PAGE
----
HC Deb 25 May 1978 vol 950 cc1768-70
Mr. Fell

I wish to raise a point of order of which I have given you notice, Mr. Speaker, concerning probable sabotage by the printers of our parliamentary proceedings.

You will recall, Mr. Speaker, that an incident was reported to us on Tuesday in which a number of names which should have been on one motion were transferred to another motion which was of an anti-monarchy nature. I regret that both of the hon. Members who were concerned with those motions are not here now. I would have preferred that they were present.

You made a statement then, Mr. Speaker, which the House welcomed. The House treated the matter with a certain amount of levity because everyone thought that it was a mistake. Now, three days later, a similar event has occurred in respect of an amendment to Early-Day Motion No. 444 and an amendment to it tabled by my hon. Friend the Member for Totnes (Mr. Mawby). The motion is entitled "Government, Privilege and Poverty".

The names that should have been attached to the amendment—those are the names of myself and my hon. Friends the Members for Louth (Mr. Brotherton) and Conway (Mr. Roberts)—were instead attached to the motion which is anti-monarchy.

It was possible and reasonable for the House to believe that on the matter on which you made your statement on Tuesday a genuine mistake had occurred, although some hon. Members had their doubts about that. It is not possible—at least it is not credible—for anyone to believe that such a mistake could have been repeated within three days on a motion that was similarly against the monarchy.

I therefore ask you, Mr. Speaker, to consider this very difficult case, and in saying that I am aware that you have already considered it seriously.

I say in passing that the Clerks have been most helpful in this matter and have apologised to the hon. Members concerned. They have also published a correction. That, however, does not explain how the incident arose. I imagine that this matter raises questions of privilege and so on. I should be very grateful for a statement on the matter.

Mr. Speaker

I am much obliged to the hon. Member for Yarmouth (Mr. Fell) for having given me notice this morning that he would raise this matter. I realised when I saw the Order Paper and from my knowledge of the hon. Members concerned that clearly the same thing had happened as happened earlier in the week. I take a very serious view of this. I have asked for a very full investigation as to how the mistake occurred. It is understandable when people work under pressure that from time to time errors will take place, and the House is always tolerant of that. However, I shall have a full inquiry made into the matter. It is probably the case—I hope it is—that this is another innocent human error. But we shall find out.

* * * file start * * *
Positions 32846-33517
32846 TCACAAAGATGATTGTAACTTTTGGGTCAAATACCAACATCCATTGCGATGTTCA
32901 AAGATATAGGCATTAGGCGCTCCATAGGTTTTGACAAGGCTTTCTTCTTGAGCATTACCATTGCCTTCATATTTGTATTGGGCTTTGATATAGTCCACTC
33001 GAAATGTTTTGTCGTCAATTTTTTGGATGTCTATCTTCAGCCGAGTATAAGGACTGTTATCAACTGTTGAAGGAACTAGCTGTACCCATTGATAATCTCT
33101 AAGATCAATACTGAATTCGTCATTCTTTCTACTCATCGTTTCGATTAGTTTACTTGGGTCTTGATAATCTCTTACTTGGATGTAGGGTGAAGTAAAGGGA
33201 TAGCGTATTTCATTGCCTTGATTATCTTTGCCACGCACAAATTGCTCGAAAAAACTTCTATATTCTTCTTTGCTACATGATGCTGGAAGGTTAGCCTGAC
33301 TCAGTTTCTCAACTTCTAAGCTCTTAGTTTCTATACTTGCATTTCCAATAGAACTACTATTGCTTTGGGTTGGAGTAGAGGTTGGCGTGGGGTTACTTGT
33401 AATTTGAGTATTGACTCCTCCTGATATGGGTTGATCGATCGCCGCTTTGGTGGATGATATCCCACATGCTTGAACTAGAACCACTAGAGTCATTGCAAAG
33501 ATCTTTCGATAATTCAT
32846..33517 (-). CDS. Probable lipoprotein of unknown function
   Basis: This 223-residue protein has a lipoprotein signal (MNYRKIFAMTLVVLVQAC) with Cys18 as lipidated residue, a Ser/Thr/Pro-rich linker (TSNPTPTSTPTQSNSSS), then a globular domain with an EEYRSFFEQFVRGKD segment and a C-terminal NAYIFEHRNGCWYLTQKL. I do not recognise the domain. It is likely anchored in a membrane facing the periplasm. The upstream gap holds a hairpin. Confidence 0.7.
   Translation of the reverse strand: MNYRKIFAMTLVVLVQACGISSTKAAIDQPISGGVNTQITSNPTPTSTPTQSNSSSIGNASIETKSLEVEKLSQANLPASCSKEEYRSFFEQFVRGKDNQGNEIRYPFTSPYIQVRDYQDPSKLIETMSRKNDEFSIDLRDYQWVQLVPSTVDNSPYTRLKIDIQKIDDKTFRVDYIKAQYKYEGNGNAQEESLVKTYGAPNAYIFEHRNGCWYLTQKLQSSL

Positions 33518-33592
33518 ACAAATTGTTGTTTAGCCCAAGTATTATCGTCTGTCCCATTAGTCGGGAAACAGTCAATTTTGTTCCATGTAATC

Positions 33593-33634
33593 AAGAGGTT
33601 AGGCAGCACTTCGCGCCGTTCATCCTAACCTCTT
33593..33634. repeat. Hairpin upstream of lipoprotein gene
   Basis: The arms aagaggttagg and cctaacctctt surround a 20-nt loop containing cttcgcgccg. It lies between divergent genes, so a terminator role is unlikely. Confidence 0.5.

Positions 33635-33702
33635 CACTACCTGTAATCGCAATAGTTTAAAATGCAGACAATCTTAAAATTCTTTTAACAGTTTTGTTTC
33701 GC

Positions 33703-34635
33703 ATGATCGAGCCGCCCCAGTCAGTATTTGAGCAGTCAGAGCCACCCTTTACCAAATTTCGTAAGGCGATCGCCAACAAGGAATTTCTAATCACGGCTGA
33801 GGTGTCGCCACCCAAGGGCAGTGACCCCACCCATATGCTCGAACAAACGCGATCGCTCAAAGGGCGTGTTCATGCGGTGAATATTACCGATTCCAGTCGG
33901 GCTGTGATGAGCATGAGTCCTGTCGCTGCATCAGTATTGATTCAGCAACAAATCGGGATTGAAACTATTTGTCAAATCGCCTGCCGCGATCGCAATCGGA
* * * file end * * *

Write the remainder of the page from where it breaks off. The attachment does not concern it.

Mr. Burden

Further to the point of order, Mr. Speaker. As you know, my motion was the one concerned in the incident earlier this week. What happened cast no reffection whatever on the Clerks of the House. The mistakes appear to have happened at the printers. Is there not some way in which a double check could be instituted at the printers to ensure that the right names go on the right motions?

Mr. Speaker

It would be better for us to say no more at present because there will be some sort of an inquiry into what happened.

Mr. Peter Walker

We are all grateful, Mr. Speaker, for your statement that you will look fully into this matter. One of the great prizes of this House has been the immense speed and accuracy of the documentation that comes to this House. Perhaps it is due to that remarkable record that many of us are so concerned at these events. Perhaps after the short recess you will make a statement as a result of your inquiries.

Mr. Mawby

May I compliment the Officers of the House on the speed with which they inserted a correction in the later editions of today's Vote?

Mr. Speaker

May I thank the House for the expressions of gratitude it has made to those who serve us in the Clerk's Department? I know that we are grateful to those who serve us at the printers. I shall of course undertake to make a short statement when we return after the recess.